WASHINGTON, D.C. (WGHP) – Another Triad man charged with insurrection at the U.S. Capitol on Jan. 6, 2021, has pleaded guilty.
Matthew Mark Wood of Reidsville on Friday pleaded guilty in U.S. District Court in Washington on three of six charges he had faced for entering the Capitol with supporters of former President Donald Trump who wished to overthrow the 2020 presidential election.
He admitted in documents created by the Department of Justice that he attempted to obstruct and disrupt the Congressional certification of the Electoral College vote that affirmed Joe Biden as the new president. He also pleaded guilty to disorderly conduct in relation to that attempt to disrupt proceedings and entering the Capitol to do so.
Wood had been arrested in March 2021 and charged on six counts: obstruction of an official proceeding and aiding and abetting; entering and remaining in a restricted building or grounds; disorderly and disruptive conduct in a restricted building or grounds; entering and remaining in certain Rooms in the Capitol building; disorderly conduct in a Capitol building; parading, demonstrating, or picketing in a Capitol building.
He had pleaded not guilty at his arraignment and been released on his own recognizance.
He will be sentenced on Sept. 23. Most of those who pleaded guilty to charges related to Jan. 6 have been given jail time and in some cases fines and restitution. Wood could face a year or more in prison.
At least 846 people have been arrested and charged related to the insurrection. Nearly 300 of them have pleaded guilty. There are 21 from North Carolina who were charged, and a half-dozen are from the Triad. Some already have been adjudicated, and others await trial.
Court documents describe how Wood drove to Washington to protest on Jan. 6. Before that he had sent messages stating he was ready to “raid Congress” and referred to the movie “Braveheart” as inspiration.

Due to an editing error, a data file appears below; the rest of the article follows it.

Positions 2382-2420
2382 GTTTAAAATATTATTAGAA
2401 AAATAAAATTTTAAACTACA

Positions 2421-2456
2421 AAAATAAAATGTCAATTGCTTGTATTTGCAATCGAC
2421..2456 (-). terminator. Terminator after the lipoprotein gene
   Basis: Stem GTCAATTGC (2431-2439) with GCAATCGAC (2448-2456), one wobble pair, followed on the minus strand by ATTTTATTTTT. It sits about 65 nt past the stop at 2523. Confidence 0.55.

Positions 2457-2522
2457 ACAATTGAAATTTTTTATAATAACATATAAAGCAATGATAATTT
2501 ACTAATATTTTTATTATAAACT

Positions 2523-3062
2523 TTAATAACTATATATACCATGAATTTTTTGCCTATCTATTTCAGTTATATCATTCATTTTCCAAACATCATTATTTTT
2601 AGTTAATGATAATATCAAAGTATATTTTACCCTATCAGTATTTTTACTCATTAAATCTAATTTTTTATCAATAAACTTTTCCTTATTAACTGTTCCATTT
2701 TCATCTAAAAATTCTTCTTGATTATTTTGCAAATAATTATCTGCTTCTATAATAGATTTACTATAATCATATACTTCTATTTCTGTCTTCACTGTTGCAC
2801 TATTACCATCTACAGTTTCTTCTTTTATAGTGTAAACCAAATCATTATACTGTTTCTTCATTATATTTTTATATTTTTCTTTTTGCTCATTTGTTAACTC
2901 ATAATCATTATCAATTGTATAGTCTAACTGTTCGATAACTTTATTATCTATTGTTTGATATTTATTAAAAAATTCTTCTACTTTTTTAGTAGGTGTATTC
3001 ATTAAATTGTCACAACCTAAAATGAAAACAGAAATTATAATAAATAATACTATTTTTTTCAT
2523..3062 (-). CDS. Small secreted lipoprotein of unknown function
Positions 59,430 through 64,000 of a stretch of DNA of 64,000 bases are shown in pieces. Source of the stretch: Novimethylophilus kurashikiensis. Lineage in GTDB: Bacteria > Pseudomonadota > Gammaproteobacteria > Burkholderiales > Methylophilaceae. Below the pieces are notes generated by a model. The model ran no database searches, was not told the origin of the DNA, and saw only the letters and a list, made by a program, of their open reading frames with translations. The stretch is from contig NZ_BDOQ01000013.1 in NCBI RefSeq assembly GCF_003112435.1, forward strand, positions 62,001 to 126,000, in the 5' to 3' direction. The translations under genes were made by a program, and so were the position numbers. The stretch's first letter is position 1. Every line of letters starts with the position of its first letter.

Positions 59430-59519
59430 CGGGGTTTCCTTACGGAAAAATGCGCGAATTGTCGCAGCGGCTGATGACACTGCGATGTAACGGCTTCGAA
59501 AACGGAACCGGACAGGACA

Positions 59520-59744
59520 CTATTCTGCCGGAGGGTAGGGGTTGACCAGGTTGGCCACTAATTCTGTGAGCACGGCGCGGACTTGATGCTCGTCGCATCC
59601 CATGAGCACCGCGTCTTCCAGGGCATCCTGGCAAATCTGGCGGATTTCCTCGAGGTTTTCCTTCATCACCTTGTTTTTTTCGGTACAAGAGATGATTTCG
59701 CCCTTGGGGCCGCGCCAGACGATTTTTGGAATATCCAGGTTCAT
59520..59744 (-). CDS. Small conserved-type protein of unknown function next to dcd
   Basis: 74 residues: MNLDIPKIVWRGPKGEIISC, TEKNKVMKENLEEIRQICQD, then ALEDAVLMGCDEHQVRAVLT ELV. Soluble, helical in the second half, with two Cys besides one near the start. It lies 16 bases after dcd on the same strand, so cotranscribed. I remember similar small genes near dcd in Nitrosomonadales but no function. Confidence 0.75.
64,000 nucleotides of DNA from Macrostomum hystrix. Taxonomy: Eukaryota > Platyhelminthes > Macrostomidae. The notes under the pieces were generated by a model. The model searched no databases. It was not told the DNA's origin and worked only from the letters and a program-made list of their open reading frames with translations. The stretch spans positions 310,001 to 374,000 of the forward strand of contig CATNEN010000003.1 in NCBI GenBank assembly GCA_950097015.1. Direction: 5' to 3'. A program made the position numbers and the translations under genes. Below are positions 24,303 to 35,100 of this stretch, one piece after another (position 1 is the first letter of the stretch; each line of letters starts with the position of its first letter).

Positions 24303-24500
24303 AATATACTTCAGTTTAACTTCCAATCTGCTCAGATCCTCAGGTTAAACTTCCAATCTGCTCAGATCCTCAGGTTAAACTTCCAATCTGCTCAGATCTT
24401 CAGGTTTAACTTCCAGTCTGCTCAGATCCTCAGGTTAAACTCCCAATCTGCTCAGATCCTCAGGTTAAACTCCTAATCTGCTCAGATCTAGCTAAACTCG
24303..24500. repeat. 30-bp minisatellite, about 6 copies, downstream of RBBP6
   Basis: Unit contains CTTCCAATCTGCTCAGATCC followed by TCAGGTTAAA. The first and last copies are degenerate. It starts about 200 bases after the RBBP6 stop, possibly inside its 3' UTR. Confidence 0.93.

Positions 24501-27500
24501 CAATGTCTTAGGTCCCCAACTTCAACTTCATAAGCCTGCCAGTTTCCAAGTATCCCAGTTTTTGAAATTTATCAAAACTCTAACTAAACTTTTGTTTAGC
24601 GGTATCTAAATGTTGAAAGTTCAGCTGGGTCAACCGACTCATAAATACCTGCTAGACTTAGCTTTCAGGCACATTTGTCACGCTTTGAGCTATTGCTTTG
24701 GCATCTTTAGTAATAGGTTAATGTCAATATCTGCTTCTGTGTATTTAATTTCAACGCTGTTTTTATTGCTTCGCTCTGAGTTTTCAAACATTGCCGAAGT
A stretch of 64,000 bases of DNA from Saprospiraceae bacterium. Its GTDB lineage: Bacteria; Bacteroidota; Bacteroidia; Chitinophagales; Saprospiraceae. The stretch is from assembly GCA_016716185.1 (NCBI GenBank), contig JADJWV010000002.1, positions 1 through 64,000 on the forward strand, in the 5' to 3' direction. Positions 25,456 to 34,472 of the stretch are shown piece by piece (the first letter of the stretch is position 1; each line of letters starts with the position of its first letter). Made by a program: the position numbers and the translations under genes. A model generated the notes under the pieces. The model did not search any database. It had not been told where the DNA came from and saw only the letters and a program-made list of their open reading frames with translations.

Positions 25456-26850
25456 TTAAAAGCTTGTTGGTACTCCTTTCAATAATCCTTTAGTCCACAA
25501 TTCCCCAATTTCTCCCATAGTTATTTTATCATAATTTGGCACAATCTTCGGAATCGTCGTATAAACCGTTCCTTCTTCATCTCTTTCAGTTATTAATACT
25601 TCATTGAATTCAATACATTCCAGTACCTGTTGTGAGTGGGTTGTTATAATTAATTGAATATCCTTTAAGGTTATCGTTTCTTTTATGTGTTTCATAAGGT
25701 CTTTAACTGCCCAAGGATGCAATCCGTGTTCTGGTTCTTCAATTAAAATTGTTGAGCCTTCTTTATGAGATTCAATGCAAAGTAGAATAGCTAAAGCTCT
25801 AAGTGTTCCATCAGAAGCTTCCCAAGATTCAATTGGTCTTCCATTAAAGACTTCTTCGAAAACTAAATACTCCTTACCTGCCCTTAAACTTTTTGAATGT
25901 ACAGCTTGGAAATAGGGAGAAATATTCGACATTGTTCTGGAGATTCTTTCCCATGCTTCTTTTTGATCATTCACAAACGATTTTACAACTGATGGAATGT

On Jan. 6, the documents said, Wood approached the West Plaza of the Capitol, where he breached the police line, then went under scaffolding and climbed exterior stairs. Wood was the 10th person to pass through what is known as the “Senate Wing Door,” and entered the Capitol at approximately 2:13 p.m.
He followed others up to the second floor, just outside the Senate Chamber before going back down and to the Capitol Crypt, the documents said. Wood could be seen using his phone as rioters filled the area. They eventually breached the police line and climbed the stairs eventually to the House Speaker’s office suite.
He wandered through the halls and chambers, carrying a Trump flag he had found outside, took down velvet ropes and remained in the East Rotunda until, at about 3:31 p.m., he left the building.
The agent from the FBI who handled the case was not identified in the charging documents, but that agent gave this account (in part) of an interview at Wood’s home in January of last year:
“During the interview, Wood admitted that he entered the U.S. Capitol through a broken window and to entering Nancy Pelosi’s conference room, but claimed that he did not intend to march on the Capitol building or disrupt the Electoral College ballot certification. Wood claimed that he was pushed towards the window by the crowd and entered the U.S. Capitol to avoid being trampled.
“In total, Wood estimated that he was inside the U.S. Capitol for approximately 45 minutes and inside Nancy Pelosi’s conference room for two minutes. Wood admitted to taking photos inside the U.S. Capitol on his phone, but deleting them prior to his interview. Similarly, Wood admitted to publishing Facebook posts about his participation, but deleting the posts and de-activing [sic] his account prior to his interview.”